Having career opportunities entails higher income, a better quality of life, and confidence about a member’s role within the company, which leads to the employee wanting to stay in the organization.

6. Provide your managers with management training courses

Not all supervisors have good management skills, which results in conflicts and issues with their supervisees and leads to low productivity of the whole team. If you want to minimize the number of workers leaving because of an issue with their manager, invest in management training and see how it will lower your attrition rate.

7. Keep your workers engaged

It’s hard to retain an employee who has no desire whatsoever to be working in a place they don’t like. We spend 70% of our lives at work. As an HR manager, your responsibility is to provide a positive, warm environment for all staff members so that they feel appreciated and valued.

8. Retain the most essential workers

Surely, some employees might be more beneficial and productive than others. Therefore, you could try to make an extra effort to keep those who have been able to show some excellent results with their work by offering extra benefits.

9. Stay on good terms with your ex-staffers

There’s no reason to start a conflict with someone who has decided to pursue another opportunity in a different company. Send them off with gratitude and well-wishes instead, and let them know they’re very welcome if they decide to return later.

How Can Employee Attrition Improve Company Culture?

Obviously, employee attrition occurs even in ideal working conditions. Of course, losing an employee – especially one of the most valuable ones – isn’t easy, but at the same time, it gives hiring managers an opportunity to reconsider and realign their recruiting techniques with their organization’s goals.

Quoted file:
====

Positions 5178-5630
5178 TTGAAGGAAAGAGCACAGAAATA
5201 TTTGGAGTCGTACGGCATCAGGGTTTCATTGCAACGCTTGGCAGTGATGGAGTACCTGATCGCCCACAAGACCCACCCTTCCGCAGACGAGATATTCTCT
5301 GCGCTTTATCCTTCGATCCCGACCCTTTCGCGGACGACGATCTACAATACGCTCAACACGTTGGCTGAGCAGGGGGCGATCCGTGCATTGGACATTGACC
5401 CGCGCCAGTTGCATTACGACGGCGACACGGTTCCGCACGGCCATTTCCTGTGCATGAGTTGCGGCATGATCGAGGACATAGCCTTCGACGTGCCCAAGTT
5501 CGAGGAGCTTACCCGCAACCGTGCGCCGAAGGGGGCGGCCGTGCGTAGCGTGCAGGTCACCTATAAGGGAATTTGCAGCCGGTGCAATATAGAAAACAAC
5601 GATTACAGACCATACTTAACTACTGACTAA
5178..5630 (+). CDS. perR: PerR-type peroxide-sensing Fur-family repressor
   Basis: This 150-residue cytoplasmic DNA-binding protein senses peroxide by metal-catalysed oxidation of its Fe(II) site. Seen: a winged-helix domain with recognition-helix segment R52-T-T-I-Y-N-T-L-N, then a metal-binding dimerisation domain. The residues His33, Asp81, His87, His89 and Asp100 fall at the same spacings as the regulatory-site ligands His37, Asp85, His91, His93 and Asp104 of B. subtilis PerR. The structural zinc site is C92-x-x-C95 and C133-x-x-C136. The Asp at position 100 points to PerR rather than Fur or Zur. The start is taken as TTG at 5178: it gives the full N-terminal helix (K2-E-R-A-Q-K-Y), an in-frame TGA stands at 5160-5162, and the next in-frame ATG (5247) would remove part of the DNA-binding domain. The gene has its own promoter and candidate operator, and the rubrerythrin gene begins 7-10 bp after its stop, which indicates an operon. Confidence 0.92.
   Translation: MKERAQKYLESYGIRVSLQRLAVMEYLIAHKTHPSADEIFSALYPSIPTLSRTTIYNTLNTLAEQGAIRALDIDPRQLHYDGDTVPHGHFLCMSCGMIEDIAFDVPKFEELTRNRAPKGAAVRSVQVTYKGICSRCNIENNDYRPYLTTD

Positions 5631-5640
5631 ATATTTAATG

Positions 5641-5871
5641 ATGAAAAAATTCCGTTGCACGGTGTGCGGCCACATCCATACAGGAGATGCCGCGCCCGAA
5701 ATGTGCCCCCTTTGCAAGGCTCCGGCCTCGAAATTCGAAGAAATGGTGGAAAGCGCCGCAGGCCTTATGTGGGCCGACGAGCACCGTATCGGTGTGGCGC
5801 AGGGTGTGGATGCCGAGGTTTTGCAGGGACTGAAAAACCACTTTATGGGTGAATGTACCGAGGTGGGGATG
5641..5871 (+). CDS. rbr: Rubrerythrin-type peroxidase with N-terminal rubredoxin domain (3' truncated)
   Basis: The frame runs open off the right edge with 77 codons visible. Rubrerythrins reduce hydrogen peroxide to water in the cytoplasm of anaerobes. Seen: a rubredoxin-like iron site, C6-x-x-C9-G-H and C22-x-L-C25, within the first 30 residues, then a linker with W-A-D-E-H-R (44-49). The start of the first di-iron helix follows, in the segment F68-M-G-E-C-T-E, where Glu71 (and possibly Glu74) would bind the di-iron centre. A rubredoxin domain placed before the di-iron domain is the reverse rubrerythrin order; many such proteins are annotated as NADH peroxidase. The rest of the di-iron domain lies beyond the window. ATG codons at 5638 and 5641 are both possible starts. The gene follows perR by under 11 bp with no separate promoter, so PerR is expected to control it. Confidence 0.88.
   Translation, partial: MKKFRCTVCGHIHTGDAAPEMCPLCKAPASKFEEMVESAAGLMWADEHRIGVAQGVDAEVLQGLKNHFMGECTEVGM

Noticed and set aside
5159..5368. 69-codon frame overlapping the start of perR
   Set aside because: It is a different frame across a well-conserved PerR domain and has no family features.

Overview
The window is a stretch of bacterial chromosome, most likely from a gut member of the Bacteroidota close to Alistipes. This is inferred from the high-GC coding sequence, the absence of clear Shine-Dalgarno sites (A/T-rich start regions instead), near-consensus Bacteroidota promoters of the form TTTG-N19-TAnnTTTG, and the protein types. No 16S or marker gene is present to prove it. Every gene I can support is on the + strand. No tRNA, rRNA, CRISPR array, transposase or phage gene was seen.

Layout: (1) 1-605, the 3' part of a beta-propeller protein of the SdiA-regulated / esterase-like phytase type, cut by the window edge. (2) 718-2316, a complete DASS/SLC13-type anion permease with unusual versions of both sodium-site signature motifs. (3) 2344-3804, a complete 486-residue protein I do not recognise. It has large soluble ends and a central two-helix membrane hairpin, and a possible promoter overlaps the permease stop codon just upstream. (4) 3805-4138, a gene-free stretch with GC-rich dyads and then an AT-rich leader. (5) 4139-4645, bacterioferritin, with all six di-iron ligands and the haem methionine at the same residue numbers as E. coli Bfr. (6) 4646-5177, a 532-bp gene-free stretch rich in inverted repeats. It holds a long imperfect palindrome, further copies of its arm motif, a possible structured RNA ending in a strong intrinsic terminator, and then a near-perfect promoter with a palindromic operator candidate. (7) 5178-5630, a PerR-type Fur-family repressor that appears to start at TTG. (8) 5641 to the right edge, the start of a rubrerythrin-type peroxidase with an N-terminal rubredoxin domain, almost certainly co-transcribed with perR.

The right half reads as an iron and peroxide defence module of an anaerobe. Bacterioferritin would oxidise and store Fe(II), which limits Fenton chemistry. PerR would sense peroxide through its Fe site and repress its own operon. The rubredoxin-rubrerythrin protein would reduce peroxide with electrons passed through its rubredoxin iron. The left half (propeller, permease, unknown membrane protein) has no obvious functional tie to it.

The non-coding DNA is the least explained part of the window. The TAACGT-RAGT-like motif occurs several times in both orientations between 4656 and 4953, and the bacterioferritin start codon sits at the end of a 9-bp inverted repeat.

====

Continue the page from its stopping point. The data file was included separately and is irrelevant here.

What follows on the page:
By letting some people go, you get an opportunity to attract top talent and great candidates who may even turn out to be more suitable for certain positions.

Staff Attrition vs. Staff Turnover: What’s the Difference?

Attrition and turnover in HR may often be used interchangeably; however, they are not the same thing. Employee turnover implies replacing the lost worker - and with employee attrition, the position remains unfilled. 

A high attrition rate shows your business is in serious trouble. But having high turnover rates, you can still have a growing organization.

Boost Your Company With Top Talent

If you want your company to be successful, the first thing you should focus on is your labor force. While having people go is normal, it’s important to learn why it happened and use that insight to develop strategies. 

The attrition rate shows if people actually enjoy their work experience in your company, and if they don’t, you should consider changing your recruiting and hiring practices. If you don’t know where to begin, try using Talenteria! This next-gen career site builder and recruitment marketing platform is equipped with tools to make sure you find the best candidates. Reach out today to learn more!